Welcome back to Bro Basics, a series that covers exercises that are popular and can be useful but are often done inadequately and solely for aesthetics and shows the exercises’ broader function and how to perform them correctly.
In our last edition of Bro Basics, we covered a popular back exercise done with a machine: the lat pulldown. Today we tackle another popular back exercise — this one done with free weights: the row.
For insights about how to perform the row, I turned to Barbell Logic strength coach, Nick Soleyn. Below we’ll get into his advice on why and how to incorporate the row into your workouts.
What Muscles Are Worked by the Row?
There are different variations of the row, and each one targets different muscle groups a little differently. But every type of row works the same basic muscles.
Similar to the lat pulldown, the primary muscle that the row engages is the latissimus dorsi. This is the broad, flat muscle that stretches across the back of your torso and goes under your arms. Your lats stabilize your shoulders, help with posture, allow you to swim and rock climb, and even assist in breathing.
The row also works the rhomboids, a muscle group responsible for maintaining good posture. Another group of back muscles the row strengthens is your spinal erectors, which run down the length of your spine. You use your spinal erectors to maintain a strong torso while performing the squat and deadlift and to keep you standing straight during your day-to-day life. Strong spinal erectors = fewer back pain problems.
The row also indirectly works your biceps, shoulders, and forearm muscles.
Why Do Rows?
Strengthens a common human movement. You do row movements in your daily life. Pulling the starter cord on the lawnmower, lifting heavy objects off the ground, opening heavy doors, and raking leaves are everyday movements that can be supported by the row.
Contributes directly to the main barbell lifts. If you’re serious about your barbell lifts, you need to do rows. Building a strong, broad back gives you a bigger “shelf” for the barbell when you squat. A stronger back can help you create a more prominent arch when you bench and have more stability when pressing weight overhead.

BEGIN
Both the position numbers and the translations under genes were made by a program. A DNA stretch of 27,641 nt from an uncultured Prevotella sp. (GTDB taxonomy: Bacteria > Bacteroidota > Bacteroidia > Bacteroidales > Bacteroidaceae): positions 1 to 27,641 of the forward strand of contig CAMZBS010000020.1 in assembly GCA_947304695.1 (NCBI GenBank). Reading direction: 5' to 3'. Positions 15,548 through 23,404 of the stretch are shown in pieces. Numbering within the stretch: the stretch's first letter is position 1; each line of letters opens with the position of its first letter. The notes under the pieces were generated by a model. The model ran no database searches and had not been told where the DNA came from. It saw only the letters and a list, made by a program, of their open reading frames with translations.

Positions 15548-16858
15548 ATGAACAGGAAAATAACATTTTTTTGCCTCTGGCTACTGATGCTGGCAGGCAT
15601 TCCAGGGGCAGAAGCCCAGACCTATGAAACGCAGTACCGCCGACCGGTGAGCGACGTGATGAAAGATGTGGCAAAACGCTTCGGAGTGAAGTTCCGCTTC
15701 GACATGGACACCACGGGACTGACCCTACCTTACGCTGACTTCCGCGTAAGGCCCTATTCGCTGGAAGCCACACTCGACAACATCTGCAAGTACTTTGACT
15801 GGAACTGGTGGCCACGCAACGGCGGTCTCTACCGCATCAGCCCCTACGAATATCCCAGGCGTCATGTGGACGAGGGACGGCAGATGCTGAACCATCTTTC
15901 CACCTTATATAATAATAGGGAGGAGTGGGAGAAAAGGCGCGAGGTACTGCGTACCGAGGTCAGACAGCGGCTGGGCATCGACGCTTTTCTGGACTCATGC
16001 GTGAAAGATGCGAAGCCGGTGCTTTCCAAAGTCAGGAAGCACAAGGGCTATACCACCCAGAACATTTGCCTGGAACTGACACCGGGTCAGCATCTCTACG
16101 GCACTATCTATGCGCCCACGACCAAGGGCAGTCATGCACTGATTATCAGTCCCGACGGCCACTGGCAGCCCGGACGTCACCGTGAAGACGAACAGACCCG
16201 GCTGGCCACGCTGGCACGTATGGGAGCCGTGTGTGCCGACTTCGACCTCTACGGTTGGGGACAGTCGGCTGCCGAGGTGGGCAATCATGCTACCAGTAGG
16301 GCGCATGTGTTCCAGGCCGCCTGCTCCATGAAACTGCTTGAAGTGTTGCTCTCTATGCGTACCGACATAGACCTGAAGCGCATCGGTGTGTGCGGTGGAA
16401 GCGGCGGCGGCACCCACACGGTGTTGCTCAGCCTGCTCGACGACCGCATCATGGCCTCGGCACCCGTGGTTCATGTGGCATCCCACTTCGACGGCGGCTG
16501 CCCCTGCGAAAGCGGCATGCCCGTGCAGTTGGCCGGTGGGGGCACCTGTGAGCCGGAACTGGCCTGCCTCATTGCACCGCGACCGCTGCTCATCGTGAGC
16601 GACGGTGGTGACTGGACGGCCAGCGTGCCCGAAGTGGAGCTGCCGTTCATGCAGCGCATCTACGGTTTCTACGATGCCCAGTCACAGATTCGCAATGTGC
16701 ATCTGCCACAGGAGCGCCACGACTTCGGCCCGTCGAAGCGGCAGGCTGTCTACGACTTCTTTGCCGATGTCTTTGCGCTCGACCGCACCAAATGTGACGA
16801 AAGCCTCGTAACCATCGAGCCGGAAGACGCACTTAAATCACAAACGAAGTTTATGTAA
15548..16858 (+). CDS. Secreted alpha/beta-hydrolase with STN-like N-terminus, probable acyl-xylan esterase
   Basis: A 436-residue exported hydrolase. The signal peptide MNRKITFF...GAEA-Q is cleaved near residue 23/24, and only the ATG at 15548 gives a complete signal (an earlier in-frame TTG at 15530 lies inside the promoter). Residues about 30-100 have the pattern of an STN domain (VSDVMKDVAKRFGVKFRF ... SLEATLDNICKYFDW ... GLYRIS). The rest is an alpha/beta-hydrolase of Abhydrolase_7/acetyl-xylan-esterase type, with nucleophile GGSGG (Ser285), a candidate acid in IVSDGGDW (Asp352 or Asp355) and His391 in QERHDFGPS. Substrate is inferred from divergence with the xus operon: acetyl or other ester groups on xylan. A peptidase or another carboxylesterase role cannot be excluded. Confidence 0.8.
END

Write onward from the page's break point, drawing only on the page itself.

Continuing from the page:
Most obviously, rows will help your deadlift. At some point, just deadlifting is not enough to continue building your back. Rows can be done with relatively heavy weights while targeting the back more directly than the deadlift. The row also helps improve grip strength which is vital on the deadlift.
Great alternative to pull-ups and lat pulldowns. Most strength programs include pull-ups because they work a wide range of back and upper body muscles. But to get the benefits of pull-ups, you need to be able to do at least five in a set. You’re not going to get stronger doing just one stinking pull-up.
When an athlete can’t complete multiple pull-up reps, a coach will often program lat pulldowns since they work the same muscles as pull-ups. But many people don’t have access to a lat pulldown machine. Wut do?
You do rows. That’s wut do.
You just need a barbell or some dumbbells. Heck, as we’ll see, you actually don’t even need any weights at all.
Aesthetics, brah! Want to make the ladies swoon and dudes respect you? Then you want a v-shaped torso: large chest, shoulder, and back muscles that taper down to a narrower waist. The row is a fantastic lift that can increase the size of your back (and even your shoulders), helping you develop that masculine v-shape.
How to Do the Row: Row Variations
The basic row movement is a pull toward your chest with good posture and a braced and stable core. The movement can be done with a barbell, dumbbells, or bodyweight. Below we highlight the most common row varieties for strength and sport.
Basic Barbell Row